Peace deal expected with armed Afghan group
Kabul, May 15
Afghanistan is expected to finalise a peace deal with a notorious militant group in the coming days, in what could be a template for ending the 15-year war with the Taliban, a government official and a representative of the militant group said yesterday.
The deal is partly symbolic as the group in question, Hezb-i-Islami, has been largely inactive for years, but it marks a breakthrough for President Ashraf Ghani, who has made little progress in reviving peace talks with the far more powerful Taliban.
Under the 25-point agreement, Hezb-i-Islami would end its war against the government, commit to respecting the Afghan constitution and cease all contact with other insurgents. In return its members would receive amnesty and its prisoners would be released.
Ataul Rahman Saleem, deputy head of the High Peace Council — a government body charged with negotiating an end to the war — told the AP that the deal could be completed today, after two years of negotiations. A senior representative of Hezb-i-Islami, Amin Karim, also said he expected Ghani to approve the final version of the agreement today.
Hezb-i-Islami is led by warlord Gulbuddin Hekmatyar, whose forces killed thousands of people in Kabul during the 1992-1996 civil war. He is believed to be in Pakistan, though Karim has said he is in an unspecified location in Afghanistan. He could soon return to Kabul to sign a formal peace deal and take up residence.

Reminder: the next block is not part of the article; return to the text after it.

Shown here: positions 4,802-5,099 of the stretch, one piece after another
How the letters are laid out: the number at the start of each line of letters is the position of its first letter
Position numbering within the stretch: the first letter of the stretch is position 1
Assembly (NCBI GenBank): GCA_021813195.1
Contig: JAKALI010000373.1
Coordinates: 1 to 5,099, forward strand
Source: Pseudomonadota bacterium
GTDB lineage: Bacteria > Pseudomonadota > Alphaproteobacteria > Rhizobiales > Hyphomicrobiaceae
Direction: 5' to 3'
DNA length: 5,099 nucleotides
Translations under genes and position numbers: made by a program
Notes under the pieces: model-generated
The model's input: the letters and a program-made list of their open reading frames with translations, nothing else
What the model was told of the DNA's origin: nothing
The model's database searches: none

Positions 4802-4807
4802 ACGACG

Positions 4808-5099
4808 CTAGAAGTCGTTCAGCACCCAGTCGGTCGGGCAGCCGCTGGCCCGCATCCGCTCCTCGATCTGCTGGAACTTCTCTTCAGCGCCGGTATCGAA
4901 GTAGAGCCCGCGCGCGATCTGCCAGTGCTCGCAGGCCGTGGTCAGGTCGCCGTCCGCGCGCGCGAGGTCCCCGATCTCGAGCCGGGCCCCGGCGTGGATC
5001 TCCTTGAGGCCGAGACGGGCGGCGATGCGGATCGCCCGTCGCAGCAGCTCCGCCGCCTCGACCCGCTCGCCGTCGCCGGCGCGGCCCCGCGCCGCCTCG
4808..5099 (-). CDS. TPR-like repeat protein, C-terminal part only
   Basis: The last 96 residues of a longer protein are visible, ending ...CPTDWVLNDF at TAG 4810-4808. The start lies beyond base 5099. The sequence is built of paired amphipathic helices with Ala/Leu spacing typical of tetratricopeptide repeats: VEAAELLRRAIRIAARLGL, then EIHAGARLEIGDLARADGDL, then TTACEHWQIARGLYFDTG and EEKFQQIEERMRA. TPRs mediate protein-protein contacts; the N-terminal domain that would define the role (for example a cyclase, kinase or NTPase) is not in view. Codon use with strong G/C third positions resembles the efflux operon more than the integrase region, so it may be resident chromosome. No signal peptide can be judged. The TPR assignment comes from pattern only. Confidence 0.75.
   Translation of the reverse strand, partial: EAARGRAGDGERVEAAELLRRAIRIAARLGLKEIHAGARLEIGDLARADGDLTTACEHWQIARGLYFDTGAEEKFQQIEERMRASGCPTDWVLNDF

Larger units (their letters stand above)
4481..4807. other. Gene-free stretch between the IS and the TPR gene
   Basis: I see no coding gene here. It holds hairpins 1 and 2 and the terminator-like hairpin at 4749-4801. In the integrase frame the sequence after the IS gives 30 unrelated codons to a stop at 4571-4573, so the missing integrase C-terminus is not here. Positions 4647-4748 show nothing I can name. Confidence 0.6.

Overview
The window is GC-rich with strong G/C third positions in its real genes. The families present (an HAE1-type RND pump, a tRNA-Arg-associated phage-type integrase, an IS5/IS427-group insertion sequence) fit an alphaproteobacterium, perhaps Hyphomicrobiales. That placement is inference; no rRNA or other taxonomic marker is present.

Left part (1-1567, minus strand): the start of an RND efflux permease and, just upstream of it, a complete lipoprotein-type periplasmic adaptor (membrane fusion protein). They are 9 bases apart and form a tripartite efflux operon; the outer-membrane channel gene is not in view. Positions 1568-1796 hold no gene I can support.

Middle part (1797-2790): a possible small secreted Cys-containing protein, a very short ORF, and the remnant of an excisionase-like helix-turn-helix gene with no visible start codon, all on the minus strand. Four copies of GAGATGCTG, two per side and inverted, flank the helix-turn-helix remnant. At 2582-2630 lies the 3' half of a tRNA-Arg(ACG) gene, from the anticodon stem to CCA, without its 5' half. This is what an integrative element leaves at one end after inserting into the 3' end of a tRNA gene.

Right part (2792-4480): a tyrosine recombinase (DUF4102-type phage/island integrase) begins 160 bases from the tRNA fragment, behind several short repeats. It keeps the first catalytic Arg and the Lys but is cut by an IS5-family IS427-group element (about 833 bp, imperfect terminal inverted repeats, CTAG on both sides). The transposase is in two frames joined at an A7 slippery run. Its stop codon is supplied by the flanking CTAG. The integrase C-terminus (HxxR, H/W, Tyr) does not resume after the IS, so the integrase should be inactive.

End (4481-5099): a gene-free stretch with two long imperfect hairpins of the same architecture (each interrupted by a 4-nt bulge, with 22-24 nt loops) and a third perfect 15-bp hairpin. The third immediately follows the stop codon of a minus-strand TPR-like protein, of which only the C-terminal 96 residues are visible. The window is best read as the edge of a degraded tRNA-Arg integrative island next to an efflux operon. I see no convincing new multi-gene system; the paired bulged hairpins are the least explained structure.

Hekmatyar, in his late 60s, is designated a “global terrorist” by the United States and blacklisted by the United Nations. The agreement obliges the Afghan government to work toward lifting those restrictions.
The Obama administration has welcomed the progress towards a peace agreement and said it supports an Afghan-led resolution to the conflict.
Hezb-i-Islami should be part of the negotiations along with all other insurgent groups, a senior Obama administration official said in a statement.
US officials declined to say publicly whether the US would consider lifting the terrorist designation subjecting the group to sanctions if the agreement is reached.
Ghani’s spokesman, Zafar Hashemi, would not comment directly on the Hezb-i-Islami deal, telling reporters yesterday that “the doors are open for peace talks” to all groups.
Ghani is due to return to Kabul today from an official visit to London. Karim said he expected the president to give his final approval to the agreement soon after his return.
Negotiations began in July 2014, Karim said, when Hekmatyar received a letter from Ghani, who was then campaigning to become president. Ghani pointed out that one of Hekmatyar’s key conditions for peace — the withdrawal of all foreign troops from Afghanistan — was about to be met.
“That was the beginning,” Karim said. But progress stalled after President Barack Obama decided against a complete withdrawal and instead to leave a 10,000-strong, largely non-combat force in the country through the end of 2016.
Earlier this year, Hekmatyar began referring to his demand for the withdrawal of all foreign troops as a “goal” rather than a condition, clearing the way for talks to continue.
The political wing of Hezb-i-Islami has no relationship with Hekmatyar, and its members endeavour to address grassroots concerns rather than engage in high-level politics.
A Taliban spokesman, Zabihullah Mujahid, said the deal with Hezb-i-Islami would have “no impact” on the overall peace process.